Patients’ expectations of screening and preventive treatments

4 min


Controversies about the magnitude of benefits gained from screening for cancers, especially breast and prostate cancer, have been widely discussed.

For prostate cancer, some professional guidelines overtly recommend against PSA testing and it is generally agreed that decisions about PSA testing by individual men should be informed by the latest evidence on benefits and risks.

However, facilitating informed decision-making for screening tests in general practice is challenging with some research showing that people often overestimate benefits and underestimate risks of screening, and published patient information can be biased towards presenting the positive aspects of screening.   


This New Zealand study assessed participants’ estimates of the benefit, as well as minimum acceptable benefit, of screening for breast and bowel cancer and medication to prevent hip fracture and cardiovascular disease.


Three general practitioners sent questionnaires to all patients aged 50 to 70 years registered in their practices.

Patients agreeing to participate in the study were asked to estimate the number of events (fractures or deaths) prevented in a group of 5,000 patients undergoing each intervention over a period of 10 years, and to indicate the minimum number of events avoided by the intervention that they considered justified its use.

The proportions of participants who overestimated each intervention’s benefit were calculated, and univariate and multivariable analyses of predictors of response were performed.


The participation rate was 36%: 977 patients were invited to participate in the study, and 354 returned a completed questionnaire.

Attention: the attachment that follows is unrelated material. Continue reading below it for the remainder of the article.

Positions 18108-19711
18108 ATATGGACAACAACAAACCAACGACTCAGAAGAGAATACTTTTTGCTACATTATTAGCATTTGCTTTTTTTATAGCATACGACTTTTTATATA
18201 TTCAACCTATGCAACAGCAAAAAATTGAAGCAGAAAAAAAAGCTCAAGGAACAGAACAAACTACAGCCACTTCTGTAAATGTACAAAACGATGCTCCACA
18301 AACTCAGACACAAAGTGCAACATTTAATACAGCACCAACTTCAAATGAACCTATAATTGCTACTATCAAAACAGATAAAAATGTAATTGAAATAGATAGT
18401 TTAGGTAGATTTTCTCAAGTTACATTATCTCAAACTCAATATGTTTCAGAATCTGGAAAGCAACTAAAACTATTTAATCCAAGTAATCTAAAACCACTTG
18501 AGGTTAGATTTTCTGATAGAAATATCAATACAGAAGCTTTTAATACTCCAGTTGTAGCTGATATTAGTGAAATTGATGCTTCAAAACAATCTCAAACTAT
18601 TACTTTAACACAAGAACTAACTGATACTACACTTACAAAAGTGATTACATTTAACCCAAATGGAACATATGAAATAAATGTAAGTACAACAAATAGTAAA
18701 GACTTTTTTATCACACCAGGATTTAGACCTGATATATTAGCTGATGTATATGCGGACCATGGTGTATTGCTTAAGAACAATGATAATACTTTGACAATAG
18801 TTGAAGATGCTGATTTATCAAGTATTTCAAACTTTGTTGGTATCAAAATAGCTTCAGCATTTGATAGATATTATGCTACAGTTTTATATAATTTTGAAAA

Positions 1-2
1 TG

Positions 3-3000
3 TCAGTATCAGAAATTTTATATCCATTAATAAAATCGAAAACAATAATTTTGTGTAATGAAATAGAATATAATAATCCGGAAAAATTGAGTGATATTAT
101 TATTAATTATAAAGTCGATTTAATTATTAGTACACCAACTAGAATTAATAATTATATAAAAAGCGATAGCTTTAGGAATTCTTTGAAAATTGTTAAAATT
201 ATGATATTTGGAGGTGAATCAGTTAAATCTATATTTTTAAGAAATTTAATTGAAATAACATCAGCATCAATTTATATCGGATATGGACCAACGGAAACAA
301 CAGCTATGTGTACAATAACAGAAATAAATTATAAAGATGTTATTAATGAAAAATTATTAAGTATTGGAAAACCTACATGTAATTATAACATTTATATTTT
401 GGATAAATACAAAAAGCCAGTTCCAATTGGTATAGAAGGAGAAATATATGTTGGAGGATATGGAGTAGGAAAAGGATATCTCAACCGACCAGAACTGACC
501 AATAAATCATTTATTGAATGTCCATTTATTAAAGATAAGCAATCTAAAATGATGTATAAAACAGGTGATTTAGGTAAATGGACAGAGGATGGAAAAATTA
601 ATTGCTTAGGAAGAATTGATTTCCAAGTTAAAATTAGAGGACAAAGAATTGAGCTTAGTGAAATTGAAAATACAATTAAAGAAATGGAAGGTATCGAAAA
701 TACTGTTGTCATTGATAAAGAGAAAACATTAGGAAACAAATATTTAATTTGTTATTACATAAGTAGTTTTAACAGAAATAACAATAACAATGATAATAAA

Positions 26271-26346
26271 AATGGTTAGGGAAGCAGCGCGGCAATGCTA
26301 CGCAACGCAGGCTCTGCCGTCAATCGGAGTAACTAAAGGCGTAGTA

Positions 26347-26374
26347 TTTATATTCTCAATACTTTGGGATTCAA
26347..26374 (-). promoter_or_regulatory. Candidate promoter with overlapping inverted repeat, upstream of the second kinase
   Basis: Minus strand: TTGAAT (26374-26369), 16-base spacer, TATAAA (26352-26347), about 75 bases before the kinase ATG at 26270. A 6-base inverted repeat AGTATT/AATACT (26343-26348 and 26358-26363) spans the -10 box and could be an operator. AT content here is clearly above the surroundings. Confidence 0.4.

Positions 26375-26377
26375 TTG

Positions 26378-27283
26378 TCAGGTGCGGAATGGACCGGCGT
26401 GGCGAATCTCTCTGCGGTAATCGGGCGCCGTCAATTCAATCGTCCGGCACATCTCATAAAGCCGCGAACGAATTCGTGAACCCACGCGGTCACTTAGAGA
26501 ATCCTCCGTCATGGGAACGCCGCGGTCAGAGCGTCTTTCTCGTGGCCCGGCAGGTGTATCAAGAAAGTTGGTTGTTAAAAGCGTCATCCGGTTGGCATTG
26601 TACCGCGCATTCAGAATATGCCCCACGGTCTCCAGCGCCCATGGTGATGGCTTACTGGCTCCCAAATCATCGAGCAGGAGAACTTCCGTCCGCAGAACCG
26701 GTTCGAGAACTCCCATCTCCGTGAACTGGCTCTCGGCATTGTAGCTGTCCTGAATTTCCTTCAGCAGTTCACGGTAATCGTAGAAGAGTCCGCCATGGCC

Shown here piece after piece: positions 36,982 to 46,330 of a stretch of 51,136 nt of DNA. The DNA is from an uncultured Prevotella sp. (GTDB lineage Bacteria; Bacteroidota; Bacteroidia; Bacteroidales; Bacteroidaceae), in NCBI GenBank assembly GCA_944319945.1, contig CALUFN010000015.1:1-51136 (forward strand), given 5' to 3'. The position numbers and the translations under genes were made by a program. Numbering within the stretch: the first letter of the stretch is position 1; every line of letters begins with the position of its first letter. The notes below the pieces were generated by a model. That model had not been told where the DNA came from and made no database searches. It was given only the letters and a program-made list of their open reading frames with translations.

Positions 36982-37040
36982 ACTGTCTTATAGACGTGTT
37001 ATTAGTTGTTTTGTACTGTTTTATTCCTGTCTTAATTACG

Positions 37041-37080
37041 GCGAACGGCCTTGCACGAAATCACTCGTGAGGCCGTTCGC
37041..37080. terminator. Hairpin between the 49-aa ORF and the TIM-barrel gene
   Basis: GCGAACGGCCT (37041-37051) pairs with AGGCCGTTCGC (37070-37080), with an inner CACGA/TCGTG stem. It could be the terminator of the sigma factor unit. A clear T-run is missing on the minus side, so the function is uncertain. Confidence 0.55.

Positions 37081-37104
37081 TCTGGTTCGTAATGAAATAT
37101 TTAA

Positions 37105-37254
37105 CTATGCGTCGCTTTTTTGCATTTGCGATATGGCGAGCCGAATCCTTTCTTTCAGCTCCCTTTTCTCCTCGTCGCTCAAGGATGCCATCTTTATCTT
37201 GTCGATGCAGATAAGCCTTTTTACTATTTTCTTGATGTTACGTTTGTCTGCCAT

Participants overestimated the degree of benefit conferred by all interventions: 90% of participants overestimated the effect of breast cancer screening, 94% overestimated the effect of bowel cancer screening, 82% overestimated the effect of hip fracture preventive medication, and 69% overestimated the effect of preventive medication for cardiovascular disease.

Estimates of minimum acceptable benefit were more conservative, but other than for cardiovascular disease mortality prevention, most respondents indicated a minimum benefit greater than these interventions achieve.

A lower level of education was associated with higher estimates of minimum acceptable benefit for all interventions.


Patients overestimated the risk reduction achieved with 4 examples of screening and preventive medications. A lower level of education was associated with higher minimum benefit to justify intervention use.

This tendency to overestimate benefits may affect patients’ decisions to use such interventions, and practitioners should be aware of this tendency when discussing these interventions with patients.

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